Many heavy metal fans will agree that Quiet Riot's peak occurred during 1983 and 1984, when the quartet's mugs were constantly plastered all over MTV, and Metal Health and Condition Critical were two of the genre's top sellers. As a result, it seemed inevitable that a "rarities" set that focused specifically on those years would emerge, and in 2005 Live and Rare, Vol. 1 appeared. On the one hand, there's no denying the party atmosphere the band cooks up on such live tracks as "Let's Get Crazy" and "Metal Health" – you can easily imagine an arena filled with finger-less glove/headband wearing, mullet-sporting headbangers whooping it up…
"Restless Breed" is the fourth album by the American heavy metal band Riot, and their first with vocalist Rhett Forrester, released in 1982. Exit vocalist Guy Speranza, who apparently had just become such a problem child in the band due to excessive drug use that he couldn't hack the touring life any longer. Enter new vocalist Rhett Forrester. "Restless Breed" will be available on Digi-CD (2016) with the 6-song "Riot Live" EP from 1982 as bonus as well as on vinyl in three different versions (180 g black/red opaque/violet blue marbeled).
QR (also known as Quiet Riot, Quiet Riot IV, or QR IV ) is the sixth studio album released in 1988 by the American heavy metal band Quiet Riot. The album featured a major line-up change. Singer and founding member Kevin Dubrow had been fired before the recording sessions began, and replaced by Rough Cutt vocalist Paul Shortino. Paul Shortino’s singing style was a radical departure from the metal screams of Dubrow. This album is less keyboard centric, and more of a guitar rock album.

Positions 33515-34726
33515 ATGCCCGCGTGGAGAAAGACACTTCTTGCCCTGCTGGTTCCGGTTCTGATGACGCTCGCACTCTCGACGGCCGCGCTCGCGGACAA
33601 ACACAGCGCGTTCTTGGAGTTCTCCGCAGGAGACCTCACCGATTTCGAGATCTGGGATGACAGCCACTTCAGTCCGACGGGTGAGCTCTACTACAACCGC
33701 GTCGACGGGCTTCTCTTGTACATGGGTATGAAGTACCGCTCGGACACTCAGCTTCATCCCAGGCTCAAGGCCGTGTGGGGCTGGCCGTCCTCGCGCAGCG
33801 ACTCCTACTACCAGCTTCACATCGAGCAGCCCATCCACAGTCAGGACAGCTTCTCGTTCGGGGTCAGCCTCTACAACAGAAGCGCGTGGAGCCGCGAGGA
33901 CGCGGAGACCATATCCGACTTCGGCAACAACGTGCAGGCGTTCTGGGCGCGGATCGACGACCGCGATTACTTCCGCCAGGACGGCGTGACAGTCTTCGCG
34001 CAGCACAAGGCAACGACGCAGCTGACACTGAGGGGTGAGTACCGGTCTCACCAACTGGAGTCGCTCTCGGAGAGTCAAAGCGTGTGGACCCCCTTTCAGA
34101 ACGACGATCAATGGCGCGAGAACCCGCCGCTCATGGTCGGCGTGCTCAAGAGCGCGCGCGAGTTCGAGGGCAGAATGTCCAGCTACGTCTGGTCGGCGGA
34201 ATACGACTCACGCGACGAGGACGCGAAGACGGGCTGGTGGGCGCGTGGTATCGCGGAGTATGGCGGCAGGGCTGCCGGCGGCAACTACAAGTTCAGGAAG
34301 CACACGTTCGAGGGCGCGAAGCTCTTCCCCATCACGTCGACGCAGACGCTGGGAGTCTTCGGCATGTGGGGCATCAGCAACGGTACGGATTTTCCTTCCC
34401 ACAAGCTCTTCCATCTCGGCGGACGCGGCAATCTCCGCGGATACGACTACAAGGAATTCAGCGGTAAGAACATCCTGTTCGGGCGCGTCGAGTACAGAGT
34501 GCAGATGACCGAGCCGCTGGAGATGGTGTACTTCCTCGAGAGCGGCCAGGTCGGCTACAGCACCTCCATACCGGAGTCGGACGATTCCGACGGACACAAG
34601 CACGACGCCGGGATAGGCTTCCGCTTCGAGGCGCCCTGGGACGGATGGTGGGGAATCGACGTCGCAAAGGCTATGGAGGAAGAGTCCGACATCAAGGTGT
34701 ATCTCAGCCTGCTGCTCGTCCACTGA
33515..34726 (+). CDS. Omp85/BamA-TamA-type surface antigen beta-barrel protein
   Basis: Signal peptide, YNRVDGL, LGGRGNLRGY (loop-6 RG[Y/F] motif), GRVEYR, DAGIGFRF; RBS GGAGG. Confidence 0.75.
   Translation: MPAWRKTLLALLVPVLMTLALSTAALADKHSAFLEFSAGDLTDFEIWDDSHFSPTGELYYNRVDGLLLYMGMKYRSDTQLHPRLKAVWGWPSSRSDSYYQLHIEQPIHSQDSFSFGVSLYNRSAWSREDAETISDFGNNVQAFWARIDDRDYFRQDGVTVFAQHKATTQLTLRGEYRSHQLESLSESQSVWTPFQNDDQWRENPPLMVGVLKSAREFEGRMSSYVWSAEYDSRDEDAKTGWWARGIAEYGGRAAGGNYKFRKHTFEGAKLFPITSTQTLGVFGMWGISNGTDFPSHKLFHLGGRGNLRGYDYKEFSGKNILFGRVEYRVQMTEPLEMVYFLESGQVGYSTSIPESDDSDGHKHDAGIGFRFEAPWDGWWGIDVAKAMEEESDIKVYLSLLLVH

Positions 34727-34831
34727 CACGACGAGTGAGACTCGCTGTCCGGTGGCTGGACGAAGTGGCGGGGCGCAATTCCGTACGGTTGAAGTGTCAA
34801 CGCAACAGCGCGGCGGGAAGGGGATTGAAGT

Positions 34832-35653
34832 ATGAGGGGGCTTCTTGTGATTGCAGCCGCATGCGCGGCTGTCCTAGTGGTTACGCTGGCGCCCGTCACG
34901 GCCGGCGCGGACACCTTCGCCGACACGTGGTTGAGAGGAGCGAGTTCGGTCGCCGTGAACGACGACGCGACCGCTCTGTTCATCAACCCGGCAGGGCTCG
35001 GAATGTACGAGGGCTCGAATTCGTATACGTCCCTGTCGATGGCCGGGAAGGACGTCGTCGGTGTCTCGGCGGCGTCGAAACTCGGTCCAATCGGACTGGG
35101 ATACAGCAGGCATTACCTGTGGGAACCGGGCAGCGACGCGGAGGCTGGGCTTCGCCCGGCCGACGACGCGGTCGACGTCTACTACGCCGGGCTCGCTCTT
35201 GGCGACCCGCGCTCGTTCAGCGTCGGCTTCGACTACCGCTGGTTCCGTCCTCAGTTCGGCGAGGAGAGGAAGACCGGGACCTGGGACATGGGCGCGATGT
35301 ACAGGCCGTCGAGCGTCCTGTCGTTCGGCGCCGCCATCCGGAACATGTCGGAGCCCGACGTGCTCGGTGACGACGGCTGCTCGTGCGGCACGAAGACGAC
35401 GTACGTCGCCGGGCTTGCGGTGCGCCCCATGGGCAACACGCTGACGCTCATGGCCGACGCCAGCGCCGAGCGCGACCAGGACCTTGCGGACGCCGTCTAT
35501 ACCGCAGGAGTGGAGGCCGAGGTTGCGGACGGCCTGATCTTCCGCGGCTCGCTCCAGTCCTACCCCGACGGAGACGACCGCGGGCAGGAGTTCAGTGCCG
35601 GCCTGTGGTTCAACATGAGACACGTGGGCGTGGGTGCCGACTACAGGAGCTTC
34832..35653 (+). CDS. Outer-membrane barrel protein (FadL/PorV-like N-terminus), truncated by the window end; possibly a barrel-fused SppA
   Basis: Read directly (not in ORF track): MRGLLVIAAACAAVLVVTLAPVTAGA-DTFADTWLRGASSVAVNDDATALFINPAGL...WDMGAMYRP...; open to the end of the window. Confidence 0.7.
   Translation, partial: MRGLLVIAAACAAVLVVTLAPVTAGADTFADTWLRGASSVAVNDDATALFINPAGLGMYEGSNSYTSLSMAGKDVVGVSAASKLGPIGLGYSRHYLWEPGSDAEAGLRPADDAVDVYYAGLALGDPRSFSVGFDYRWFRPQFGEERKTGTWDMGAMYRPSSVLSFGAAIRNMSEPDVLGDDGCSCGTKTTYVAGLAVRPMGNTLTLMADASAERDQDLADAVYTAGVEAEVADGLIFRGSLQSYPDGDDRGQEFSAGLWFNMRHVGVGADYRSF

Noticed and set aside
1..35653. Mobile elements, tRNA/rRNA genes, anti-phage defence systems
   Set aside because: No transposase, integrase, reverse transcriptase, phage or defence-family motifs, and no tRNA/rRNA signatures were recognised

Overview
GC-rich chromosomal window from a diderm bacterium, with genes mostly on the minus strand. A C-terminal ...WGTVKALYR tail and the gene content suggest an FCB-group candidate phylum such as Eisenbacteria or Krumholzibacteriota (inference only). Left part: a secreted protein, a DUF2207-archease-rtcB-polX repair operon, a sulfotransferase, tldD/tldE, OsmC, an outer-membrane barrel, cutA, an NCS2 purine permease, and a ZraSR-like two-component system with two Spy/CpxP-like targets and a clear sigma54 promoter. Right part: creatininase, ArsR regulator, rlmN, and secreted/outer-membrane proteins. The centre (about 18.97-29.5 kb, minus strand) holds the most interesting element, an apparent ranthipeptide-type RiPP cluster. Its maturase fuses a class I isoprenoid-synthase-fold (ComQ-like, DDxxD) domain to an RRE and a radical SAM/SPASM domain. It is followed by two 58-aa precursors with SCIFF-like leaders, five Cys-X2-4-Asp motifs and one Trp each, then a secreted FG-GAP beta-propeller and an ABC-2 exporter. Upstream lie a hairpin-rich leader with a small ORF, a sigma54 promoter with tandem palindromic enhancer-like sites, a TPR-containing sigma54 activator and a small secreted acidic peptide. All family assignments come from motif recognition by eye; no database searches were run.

"Down to the Bone" is Quiet Riot's eighth album recorded at Ocean Studios, Burbank Calif. Solid guitar work and pretty good vocals. It remains their heaviest album to date, but Down to the Bone is only for the dedicated Quiet Riot fans who weren't already turned off by their past few releases.
“The Randy Rhoads Years” is a compilation album from Quiet Riot that features songs from Randy Rhoads’ time with the band in the late 1970s. It features previously unreleased material and some remixed songs from Quiet Riot’s first two albums which were released only in Japan. These two albums, Quiet Riot and Quiet Riot II, have yet to see any sort of release outside of Japan due to the wishes of the Rhoads family.
Complete guitar transcriptions of the biggest songs by Quiet Riot. Includes: Mama Weer All Crazee Now * Cum on Feel the Noize * Bang Your Head (Metal Health) * and 8 more.
Playlist: The Very Best of Quiet Riot features 15 tracks defined on the back jacket as "the life-changing songs, the out-of-print tracks, the hits, the fan favorites everyone loves, and the songs that make the artists who they are." While it may boast little in the way of rare, live, unreleased, or "out-of-print" material, it certainly eclipses 1996's Greatest Hits collection as the most listenable Quiet Riot overview on the market.